The Teichmüller space Q_{g,\kappa}= Q(M,\Sigma,\kappa) is the set of such structures modulo isotopy relative to \Sigma. It has a canonical structure of manifold.

5. Dynamical Borel–Cantelli lemmas. Chernov and Kleinbock established the SBC property for certain families of cylinders in the setting of topological Markov chains and for certain classes of dynamically defined rectangles in the setting of Anosov diffeomorphisms preserving Gibbs measures. Dolgopyat has related BC results for sequences of balls in uniformly partially hyperbolic systems preserving a measure equivalent to Lebesgue which
have exponential decay of correlations with respect to Hölder observables.

A sequence of real numbers p(m) is said to be the decay rate of a dynamical system (X,\mu,T), if |E(f\cdot g\circ T^m)-E(f)\cdot E(g)|\le p(m)\cdot\|f\|_{BV}\cdot\|g\|_{L^1} for all g\in L^1(\mu) and all f with bounded variation.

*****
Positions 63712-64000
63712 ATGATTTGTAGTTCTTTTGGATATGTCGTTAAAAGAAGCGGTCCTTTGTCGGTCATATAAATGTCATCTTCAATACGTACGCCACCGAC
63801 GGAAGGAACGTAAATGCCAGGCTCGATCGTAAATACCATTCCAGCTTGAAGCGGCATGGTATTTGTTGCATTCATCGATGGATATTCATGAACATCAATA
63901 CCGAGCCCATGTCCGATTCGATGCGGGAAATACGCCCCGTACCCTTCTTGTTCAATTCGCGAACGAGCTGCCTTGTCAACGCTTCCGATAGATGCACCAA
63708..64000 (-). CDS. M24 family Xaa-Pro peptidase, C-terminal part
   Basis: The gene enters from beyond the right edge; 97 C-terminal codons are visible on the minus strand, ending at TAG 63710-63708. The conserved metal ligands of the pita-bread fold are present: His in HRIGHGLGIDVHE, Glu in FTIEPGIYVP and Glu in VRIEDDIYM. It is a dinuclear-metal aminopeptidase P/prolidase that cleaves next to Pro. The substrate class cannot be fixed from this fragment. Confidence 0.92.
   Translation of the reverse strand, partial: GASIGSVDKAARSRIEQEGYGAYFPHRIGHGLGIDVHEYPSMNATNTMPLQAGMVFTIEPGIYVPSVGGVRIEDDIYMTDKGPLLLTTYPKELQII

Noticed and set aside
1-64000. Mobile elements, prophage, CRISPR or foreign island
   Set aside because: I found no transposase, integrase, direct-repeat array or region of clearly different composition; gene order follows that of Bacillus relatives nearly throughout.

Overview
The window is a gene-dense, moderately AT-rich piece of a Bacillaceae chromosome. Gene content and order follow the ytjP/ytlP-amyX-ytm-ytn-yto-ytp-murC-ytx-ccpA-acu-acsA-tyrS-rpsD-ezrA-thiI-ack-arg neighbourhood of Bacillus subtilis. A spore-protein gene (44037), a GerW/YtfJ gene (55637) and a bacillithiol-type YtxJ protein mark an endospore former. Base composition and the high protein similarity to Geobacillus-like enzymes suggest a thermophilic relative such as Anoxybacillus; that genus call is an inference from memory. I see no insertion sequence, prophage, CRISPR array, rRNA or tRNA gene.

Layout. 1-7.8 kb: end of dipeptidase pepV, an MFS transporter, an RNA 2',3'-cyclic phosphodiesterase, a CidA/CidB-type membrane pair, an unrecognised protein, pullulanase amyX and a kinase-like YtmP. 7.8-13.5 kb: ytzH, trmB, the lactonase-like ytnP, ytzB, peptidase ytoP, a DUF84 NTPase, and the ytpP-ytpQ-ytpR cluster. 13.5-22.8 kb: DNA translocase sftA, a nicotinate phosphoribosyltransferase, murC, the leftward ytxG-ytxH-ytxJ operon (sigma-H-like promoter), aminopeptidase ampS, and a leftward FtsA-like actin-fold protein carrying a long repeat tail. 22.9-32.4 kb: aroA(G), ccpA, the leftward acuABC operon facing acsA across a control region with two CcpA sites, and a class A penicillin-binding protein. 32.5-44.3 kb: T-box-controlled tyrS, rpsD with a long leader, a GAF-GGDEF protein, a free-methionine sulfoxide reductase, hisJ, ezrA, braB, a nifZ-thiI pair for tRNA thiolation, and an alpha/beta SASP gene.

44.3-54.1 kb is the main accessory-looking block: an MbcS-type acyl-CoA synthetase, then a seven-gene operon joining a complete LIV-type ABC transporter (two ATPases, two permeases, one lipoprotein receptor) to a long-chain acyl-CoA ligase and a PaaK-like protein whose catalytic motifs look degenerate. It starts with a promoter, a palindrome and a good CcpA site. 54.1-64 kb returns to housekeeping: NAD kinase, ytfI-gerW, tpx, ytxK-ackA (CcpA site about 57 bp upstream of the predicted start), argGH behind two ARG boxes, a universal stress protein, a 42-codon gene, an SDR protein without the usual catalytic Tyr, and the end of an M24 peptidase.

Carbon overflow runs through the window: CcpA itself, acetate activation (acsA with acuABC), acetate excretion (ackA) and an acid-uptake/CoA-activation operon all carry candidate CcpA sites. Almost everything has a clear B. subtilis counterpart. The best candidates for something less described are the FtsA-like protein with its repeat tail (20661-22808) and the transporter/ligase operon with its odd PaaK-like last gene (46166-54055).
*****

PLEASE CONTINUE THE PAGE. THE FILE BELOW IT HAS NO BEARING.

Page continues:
D. Kim; C. Gupta, M. Nicol andW. Ott: (summable decay of correlations implies the SBC property) assume the decay rates p(m) satisfies \sum_m p(m)<\infty, then strong Borel-Cantelli property holds for any sequence of subsets A_k with \sum_k\mu(A_k)=\infty.

Haydn, Nicol, Persson and Vaienti: (I) under certain assumptions on the measure, then a sufficiently high polynomial rate of decay of correlations for Lipschitz observables implies Borel–Cantelli for all sequence of balls B_i with \mu(B_i)\ge i^{-\gamma}, for some \gamma\in(0,1); (II) exponential decay
of correlations implies Borel–Cantelli for all the sequence of balls with \mu(B_i)\ge i^{-1}.

4. Borel-Cantelli Lemma. Let (\Omega,P) be a probability space and \{A_n\} be a sequence of events with \sum_n P(A_n)<\infty, then P(A_n i.o.)=P(\limsup_{n\to\infty}A_n)=0.